With this legal framework, the typical project finance model in which a project company takes ownership of the project, such as through a BOO or BOOT scheme, is problematic (with the exception of housing). Two project finance models that could be used in Iraq are Build-Lease-Operate-Transfer (BLOT) and Build-Transfer-Operate (BTO).
In a BLOT scheme, the project would be owned by the Iraqi public authority, but would be leased to the project company by way of a long-term lease agreement (provided, however, that the project was granted a NIC investment license). Ideally, the lease would be registered with the local land registration authorities to provide public notice and more certainty as to its validity and enforceability. Although a lease agreement is not equivalent to freehold ownership, lenders have accepted a lease as part of a bankable project in other developing markets, so long as sufficient assurances exist that the lease will not be terminated without cause during the life of the project.
A BTO scheme may be required for projects that Iraqi public authorities deem to be too important to the national interest to be leased to foreign contractors, such as ports and airports. In such cases, a BTO scheme would allow the project to be transferred to the public authority upon its completion, and then operated pursuant to a management agreement. However, lenders will not be able to take a security interest in the project itself if the project company, acting as borrower, has no ownership or leasehold interest.
On The Horizon – The Grand Faw Port
It was announced on March 1, 2012 that Iraq intends to develop the Grand Faw Port along its narrow coastline in Basra province. The government's goal is for the new port to substantially increase Iraq's oil export infrastructure and become a key international logistics hub that, combined with a rail network through Iraq to Turkey and on to Europe, could serve as an alternative to the Suez Canal. Initial tenders have been issued to construct the breakwater, but that constitutes only a fraction of the total cost of developing the port, which is initially estimated to range between US$6 billion to US$8.4 billion.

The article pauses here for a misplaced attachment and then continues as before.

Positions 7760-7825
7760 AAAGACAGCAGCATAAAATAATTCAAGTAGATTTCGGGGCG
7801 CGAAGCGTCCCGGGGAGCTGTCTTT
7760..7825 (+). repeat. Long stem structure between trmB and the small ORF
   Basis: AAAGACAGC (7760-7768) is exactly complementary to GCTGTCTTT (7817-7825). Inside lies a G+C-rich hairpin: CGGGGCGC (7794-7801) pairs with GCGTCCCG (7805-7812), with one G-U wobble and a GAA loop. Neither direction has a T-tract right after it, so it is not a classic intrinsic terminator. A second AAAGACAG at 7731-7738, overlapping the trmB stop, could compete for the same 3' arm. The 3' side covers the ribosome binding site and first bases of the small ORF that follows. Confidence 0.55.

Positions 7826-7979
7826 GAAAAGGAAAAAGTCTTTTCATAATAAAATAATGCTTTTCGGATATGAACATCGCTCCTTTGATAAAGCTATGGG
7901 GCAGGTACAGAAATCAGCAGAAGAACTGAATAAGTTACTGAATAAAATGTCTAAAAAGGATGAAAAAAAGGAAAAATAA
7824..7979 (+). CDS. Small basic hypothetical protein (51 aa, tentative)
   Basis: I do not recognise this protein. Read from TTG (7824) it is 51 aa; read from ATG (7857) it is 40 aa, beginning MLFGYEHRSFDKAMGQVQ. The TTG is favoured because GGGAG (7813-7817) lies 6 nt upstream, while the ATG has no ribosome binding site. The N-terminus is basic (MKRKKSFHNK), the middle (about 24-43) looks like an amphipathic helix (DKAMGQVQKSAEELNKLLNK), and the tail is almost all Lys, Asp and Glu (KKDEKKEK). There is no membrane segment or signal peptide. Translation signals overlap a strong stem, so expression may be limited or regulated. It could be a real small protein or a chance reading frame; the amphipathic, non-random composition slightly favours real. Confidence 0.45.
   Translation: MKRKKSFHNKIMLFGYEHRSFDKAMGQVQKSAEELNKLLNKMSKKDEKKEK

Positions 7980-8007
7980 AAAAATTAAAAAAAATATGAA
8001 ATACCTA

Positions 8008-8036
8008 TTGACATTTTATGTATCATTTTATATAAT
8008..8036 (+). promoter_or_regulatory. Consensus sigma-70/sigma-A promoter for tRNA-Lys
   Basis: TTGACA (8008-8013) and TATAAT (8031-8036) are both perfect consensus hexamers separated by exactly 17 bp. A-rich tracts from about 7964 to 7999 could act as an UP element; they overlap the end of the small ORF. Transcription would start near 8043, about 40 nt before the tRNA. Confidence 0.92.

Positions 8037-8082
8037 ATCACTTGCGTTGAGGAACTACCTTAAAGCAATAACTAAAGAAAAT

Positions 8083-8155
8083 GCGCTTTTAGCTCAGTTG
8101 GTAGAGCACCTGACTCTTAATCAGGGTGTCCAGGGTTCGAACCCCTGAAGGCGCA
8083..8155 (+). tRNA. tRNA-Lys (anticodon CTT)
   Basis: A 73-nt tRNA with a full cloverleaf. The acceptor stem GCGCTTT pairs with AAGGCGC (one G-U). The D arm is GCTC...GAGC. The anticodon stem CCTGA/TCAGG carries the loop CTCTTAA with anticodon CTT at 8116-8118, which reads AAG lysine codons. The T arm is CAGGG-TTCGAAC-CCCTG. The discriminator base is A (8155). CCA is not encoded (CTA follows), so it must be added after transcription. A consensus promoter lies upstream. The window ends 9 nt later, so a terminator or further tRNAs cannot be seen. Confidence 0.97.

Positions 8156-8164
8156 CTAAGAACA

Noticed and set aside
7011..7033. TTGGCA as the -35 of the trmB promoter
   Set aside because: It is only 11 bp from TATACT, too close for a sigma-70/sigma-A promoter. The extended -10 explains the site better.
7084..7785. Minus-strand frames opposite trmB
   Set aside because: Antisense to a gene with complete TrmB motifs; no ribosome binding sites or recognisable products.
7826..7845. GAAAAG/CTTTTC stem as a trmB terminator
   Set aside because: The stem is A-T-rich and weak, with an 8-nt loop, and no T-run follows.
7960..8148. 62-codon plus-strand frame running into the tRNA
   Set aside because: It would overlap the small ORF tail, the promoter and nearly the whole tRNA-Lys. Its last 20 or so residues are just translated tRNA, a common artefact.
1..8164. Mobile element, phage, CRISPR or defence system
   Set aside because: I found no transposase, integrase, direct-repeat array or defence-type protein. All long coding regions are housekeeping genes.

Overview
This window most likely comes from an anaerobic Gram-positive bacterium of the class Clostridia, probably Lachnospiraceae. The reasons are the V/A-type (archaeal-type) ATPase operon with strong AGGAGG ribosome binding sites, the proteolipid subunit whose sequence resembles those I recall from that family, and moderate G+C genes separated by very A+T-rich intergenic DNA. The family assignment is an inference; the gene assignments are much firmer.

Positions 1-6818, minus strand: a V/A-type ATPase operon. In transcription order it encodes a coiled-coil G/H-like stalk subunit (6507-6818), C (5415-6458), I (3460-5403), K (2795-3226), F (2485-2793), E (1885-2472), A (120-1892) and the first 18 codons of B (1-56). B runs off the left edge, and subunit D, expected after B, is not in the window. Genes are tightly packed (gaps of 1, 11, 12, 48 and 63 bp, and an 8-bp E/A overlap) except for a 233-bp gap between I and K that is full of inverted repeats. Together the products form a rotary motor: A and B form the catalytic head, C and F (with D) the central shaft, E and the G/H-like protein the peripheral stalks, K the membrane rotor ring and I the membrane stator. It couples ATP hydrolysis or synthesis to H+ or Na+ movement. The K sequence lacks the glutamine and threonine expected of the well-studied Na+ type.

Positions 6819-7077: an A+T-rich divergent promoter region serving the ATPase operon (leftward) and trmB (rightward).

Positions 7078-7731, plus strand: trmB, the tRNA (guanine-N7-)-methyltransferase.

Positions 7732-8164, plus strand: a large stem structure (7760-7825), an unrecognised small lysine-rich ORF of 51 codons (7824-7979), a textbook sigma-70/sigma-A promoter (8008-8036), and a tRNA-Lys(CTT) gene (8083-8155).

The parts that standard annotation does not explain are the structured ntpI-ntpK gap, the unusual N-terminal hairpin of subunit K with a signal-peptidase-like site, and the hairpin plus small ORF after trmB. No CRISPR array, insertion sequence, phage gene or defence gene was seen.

A project finance model for the Grand Faw Port might involve either a BLOT scheme (in the case of a lease agreement) or a BTO scheme (in the case of a construction contract and a management agreement). The challenge for either scheme will be to convince lenders that they can effectively take sufficient security to finance the project. Land ownership restrictions are common in the Middle East, and many projects in the region are structured as BLOT schemes. However, lenders take comfort when reviewing project finance proposals by looking at successful precedents, and no such precedents yet exist in Iraq. Creating bankable projects in Iraq, at least initially, will involve significant challenges.
One possibility to address the restriction on foreign ownership of land, and other hurdles that might arise under Iraq's existing legal system, is for Iraq's parliament to pass new enabling legislation. This could be in the form of a new law that establishes a general regime for project development, or, alternatively, a specific law that covers the development of a single, critical project. No such legislation has been proposed, however.
In Part 2 of this series, we will examine the issues that arise under offtake agreements, which secure revenues to a project company through long-term contractual commitments.
For a copy of the entire Iraq Perspectives Newsletter - May 2012, please click the link in the adjacent "Download" section.